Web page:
"When I first saw this, the thing that really concerns me again is not so much Geraldo doing this, but I am surprised that Fox News is letting itself be used this way," said David Zurawik, The Baltimore Sun's media critic. "It is really, honestly one of the most troubling [things], really wrong that Fox allows itself to play this political role the way it did with [Rick] Santorum and with [Newt] Gingrich, to go on as long as they did into those primaries and be on the air. These guys have benefited enormously from being on Fox and having access to that large and active political audience they have.
From the August 20 edition of Cumulus Media Network's The Mike Huckabee Show:
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Yesterday, Cumulus Media, a major affiliate of Rush Limbaugh's show reported millions of dollars in losses attributable Limbaugh's advertiser troubles.
During a call with investors Cumulus CEO Lew Dickey acknowledged Limbaugh's "drag" on business while being careful not to mention Limbaugh by name:
On Thursday, speaking to investors again, Dickey said that, though his profits were up in his latest quarter, his revenues were down thanks to ten out of the 570 stations he owns. These stations, he said, were mostly "news/talk" formats in major media markets.
Dickey chalked up the sluggish performance -- the top three stations cost him $5.5 million, he said -- in part to "some extraordinary issues," such as "the boycott that we saw from some remarks in a talk radio show." That, he said, had "impacted us." (emphasis added)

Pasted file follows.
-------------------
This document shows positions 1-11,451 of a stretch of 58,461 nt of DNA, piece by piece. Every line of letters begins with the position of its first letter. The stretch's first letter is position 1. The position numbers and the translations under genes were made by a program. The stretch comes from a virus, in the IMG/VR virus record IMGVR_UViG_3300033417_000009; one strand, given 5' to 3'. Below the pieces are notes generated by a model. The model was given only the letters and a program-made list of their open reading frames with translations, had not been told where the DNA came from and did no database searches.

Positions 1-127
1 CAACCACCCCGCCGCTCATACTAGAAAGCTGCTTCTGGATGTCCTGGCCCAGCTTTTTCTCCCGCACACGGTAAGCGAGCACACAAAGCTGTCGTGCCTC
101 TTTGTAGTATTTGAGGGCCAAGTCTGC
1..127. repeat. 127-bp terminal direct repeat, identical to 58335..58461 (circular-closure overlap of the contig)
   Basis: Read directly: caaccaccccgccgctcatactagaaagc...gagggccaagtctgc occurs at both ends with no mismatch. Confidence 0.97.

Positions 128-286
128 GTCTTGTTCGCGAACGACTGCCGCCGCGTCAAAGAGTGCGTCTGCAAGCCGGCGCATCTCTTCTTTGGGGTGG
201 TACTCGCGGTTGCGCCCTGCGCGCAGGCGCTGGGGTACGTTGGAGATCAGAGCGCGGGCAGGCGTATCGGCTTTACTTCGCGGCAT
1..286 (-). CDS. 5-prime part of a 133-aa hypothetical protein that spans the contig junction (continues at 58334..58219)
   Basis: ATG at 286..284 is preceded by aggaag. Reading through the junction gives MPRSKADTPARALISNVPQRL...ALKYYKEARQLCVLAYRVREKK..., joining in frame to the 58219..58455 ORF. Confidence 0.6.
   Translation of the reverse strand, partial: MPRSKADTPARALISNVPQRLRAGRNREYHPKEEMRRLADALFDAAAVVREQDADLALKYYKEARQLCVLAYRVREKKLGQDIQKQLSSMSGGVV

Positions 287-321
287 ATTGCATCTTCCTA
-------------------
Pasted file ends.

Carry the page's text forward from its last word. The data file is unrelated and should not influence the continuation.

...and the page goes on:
Dickey made news when Cumulus last reported earnings in May when he said that the Limbaugh advertiser efforts lost his company millions of dollars in the first and second quarters, but indicated that things would be back to normal in June. Limbaugh's defenders heralded Dickey's projection as proof that the efforts to hold Rush Limbaugh accountable had failed. Back then, I analyzed the report and explained why Dickey's prediction would likely prove inaccurate.
As it turns out, my analysis was correct. Things did not return to normal in June. On yesterday's call, Dickey informed investors that he anticipated the drag on business to continue for at least another six months to a year.
Dickey has good reason to anticipate a continued drag.
First, Limbaugh's advertiser troubles are far from over.
Second, Limbaugh continues to engage in the same kinds of vitriol and reckless attacks that put his intersecting business interests and affiliates in this position in the first place, like his renewed attacks on Sandra Fluke or a recent statement that "feminism was established" so "unattractive women" could have "easier access to the mainstream." This continued recklessness signals to advertisers that Limbaugh remains volatile. For many advertisers, this volatility is what keeps them away. They look at Limbaugh's long record of vitriol, they see the damange to businsess it can unpredictably create sometimes, they recognize that he continues to engage in similar conduct and they rightfully conclude that the risk just isn't worth it.
Bottom line: Rush Limbaugh continues to demonstrate that he's bad for business.
And, onward we go...